I’ll be the first to cop to the strange dopamine hit I get from clearing out a closet or straightening a drawer. Call it joy, call it relief, whatever it is, I feel like I can breathe easier when drawers and closets aren’t filled to bursting.
Erin, darling, you’re so relaxed lately! What’s your secret?
Oh, I just spent the morning rifling through my childrens’ clothing drawers and pulling out everything that no longer fits or has been worn to shreds! Tra la!
But the flipside of the breeziness derived from a good closet purge is the muddling through what to do with the things I don’t have a place for anymore. Wantonly disposing of clothes that we’ve outgrown—physically, or, well, emotionally—might be a path toward a pared down wardrobe, but it isn’t a path toward a sustainable one. In our pursuit of a minimal wardrobe, in other words, we shouldn’t be shunting the responsibility for our choices onto someone else, or filling up a landfill.
This takes some work. It’s hard enough to think about adding new pieces to your wardrobe ethically, but it’s harder still to think about removing things from your closet ethically. I write about a lot of this in the chapter on getting dressed in my book, but I thought the subject deserved a little attention here, especially in honor of Fashion Revolution week. (Tomorrow marks the five year anniversary of the Rana Plaza factory collapse in Bangladesh, where we saw in stark numbers the human cost of our collective obsession with fast fashion.) I hope today we can all encourage each other with a few pointers for how to go about removing items from our closets as responsibly as possible.
The math is staggering, but simple: There are far more clothes produced and disposed of than can be reasonably and responsibly reused. And from clothing that breaks down and pollutes our oceans, to containers full of cast-offs disrupting local markets, thinking about what happens to our clothing after it leaves our closets can get overwhelming, fast.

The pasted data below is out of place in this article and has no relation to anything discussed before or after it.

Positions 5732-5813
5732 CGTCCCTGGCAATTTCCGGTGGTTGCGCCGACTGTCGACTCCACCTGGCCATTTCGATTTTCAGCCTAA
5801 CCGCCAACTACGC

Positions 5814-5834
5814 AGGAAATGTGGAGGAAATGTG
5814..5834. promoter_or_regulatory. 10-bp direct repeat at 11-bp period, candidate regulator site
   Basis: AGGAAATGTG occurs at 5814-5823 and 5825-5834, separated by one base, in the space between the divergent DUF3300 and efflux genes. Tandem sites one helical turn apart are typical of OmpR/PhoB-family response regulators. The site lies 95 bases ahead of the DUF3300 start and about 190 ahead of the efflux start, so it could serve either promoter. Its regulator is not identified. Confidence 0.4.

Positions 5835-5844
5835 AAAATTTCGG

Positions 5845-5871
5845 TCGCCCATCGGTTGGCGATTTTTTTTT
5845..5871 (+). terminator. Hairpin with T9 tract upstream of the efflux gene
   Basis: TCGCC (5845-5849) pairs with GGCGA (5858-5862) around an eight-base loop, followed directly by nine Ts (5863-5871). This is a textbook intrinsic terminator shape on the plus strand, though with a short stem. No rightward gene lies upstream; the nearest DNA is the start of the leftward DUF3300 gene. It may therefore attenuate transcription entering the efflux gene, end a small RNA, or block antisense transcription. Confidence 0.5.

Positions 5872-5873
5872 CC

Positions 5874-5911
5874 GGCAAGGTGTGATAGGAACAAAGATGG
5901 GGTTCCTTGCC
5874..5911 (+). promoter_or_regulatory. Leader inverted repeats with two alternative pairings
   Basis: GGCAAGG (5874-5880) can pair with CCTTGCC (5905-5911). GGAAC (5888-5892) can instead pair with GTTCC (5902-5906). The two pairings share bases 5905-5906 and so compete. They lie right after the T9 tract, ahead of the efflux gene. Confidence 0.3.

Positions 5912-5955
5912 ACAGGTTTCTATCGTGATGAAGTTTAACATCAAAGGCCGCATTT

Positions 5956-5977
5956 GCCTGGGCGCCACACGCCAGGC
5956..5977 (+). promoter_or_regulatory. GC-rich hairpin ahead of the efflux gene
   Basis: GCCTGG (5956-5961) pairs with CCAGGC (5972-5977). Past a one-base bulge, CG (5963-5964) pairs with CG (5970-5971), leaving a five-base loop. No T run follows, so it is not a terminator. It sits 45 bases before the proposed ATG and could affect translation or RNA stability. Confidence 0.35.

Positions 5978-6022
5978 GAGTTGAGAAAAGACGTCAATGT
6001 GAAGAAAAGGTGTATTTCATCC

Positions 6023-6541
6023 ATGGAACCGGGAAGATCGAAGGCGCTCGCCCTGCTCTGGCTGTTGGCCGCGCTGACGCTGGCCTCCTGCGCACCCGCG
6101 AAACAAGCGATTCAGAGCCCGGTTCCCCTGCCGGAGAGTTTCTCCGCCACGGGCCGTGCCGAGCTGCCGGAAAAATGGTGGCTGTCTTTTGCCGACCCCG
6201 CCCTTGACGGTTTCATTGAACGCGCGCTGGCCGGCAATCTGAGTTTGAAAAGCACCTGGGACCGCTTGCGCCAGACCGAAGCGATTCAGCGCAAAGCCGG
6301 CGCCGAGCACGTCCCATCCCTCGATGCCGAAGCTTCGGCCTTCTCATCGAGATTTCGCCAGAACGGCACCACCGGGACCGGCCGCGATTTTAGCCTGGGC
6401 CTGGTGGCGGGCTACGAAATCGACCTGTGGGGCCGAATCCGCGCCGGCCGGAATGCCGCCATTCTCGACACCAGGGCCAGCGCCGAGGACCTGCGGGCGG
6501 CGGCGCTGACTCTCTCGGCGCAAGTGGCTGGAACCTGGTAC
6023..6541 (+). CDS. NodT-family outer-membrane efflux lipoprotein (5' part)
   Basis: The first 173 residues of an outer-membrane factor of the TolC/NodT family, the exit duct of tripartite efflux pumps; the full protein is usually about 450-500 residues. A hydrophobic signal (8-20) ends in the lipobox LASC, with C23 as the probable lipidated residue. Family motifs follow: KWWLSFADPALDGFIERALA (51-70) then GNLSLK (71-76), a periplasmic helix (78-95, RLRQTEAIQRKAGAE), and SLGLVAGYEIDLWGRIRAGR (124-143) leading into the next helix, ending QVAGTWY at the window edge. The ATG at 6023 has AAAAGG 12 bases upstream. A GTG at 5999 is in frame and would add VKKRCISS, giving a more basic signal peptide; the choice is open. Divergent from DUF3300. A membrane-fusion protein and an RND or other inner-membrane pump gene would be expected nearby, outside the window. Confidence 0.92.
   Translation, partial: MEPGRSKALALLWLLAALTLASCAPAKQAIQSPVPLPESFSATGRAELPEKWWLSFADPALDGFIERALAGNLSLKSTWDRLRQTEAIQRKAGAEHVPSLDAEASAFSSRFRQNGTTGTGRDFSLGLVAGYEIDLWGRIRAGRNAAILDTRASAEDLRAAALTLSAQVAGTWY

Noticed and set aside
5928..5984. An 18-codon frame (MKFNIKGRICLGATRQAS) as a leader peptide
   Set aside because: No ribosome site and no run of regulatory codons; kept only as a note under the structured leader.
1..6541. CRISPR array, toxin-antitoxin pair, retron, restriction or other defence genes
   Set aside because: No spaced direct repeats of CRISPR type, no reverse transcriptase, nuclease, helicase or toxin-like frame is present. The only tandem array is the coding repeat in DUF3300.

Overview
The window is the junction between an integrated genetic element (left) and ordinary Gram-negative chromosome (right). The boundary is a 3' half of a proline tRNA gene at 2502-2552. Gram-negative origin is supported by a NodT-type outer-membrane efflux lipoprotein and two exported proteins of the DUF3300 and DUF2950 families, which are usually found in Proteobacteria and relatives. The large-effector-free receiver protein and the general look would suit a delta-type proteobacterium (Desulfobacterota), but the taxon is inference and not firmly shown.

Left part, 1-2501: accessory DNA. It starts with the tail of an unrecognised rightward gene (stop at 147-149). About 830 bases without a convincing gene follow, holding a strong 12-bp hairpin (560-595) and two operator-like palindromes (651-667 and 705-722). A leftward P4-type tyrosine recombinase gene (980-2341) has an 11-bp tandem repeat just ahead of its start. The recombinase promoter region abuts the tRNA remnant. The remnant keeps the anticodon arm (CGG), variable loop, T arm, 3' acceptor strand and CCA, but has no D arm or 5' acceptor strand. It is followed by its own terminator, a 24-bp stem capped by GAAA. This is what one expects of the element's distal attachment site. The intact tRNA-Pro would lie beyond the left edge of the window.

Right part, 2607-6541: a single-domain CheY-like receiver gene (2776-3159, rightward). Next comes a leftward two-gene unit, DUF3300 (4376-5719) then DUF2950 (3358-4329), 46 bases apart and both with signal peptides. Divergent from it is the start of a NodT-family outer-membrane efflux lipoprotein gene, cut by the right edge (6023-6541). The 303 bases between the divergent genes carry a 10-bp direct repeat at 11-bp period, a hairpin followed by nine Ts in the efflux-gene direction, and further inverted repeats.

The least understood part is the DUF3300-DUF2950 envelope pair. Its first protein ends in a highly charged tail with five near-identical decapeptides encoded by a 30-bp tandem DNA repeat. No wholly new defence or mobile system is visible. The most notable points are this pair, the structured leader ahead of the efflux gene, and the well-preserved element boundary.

I won’t say that we shouldn’t be clearing our hearts and homes of clothes that are no longer working for us, but I think an honest conversation is one where we disabuse ourselves of the notion that every article of clothing that we donate is going to do some direct good. To keep our clothes from causing problems for other people in other places, here are a few things to keep in mind:
Think of your friends, first: Before you toss out a tote of unwanted clothing, think about whether there’s an actual flesh and blood person in your midst who might better be able to use what you have. I realize that on the face of it this might sound a bit insular, but shunting so many of our clothes off to distant places isn’t always solving much and in lots of cases, it’s downright damaging. If you’re able, consider a clothing swap or an exchange among friends, as a first step. On a selfish level, I’ve found that this measure actually feels best too. It’s nice to know that someone you love can love something you…don’t. I recently accidentally shrunk a jumpsuit that I loved to the point that I couldn’t wear it anymore. But my neighbor is a few inches shorter than me and it looks beautiful on her! Clothing crisis averted.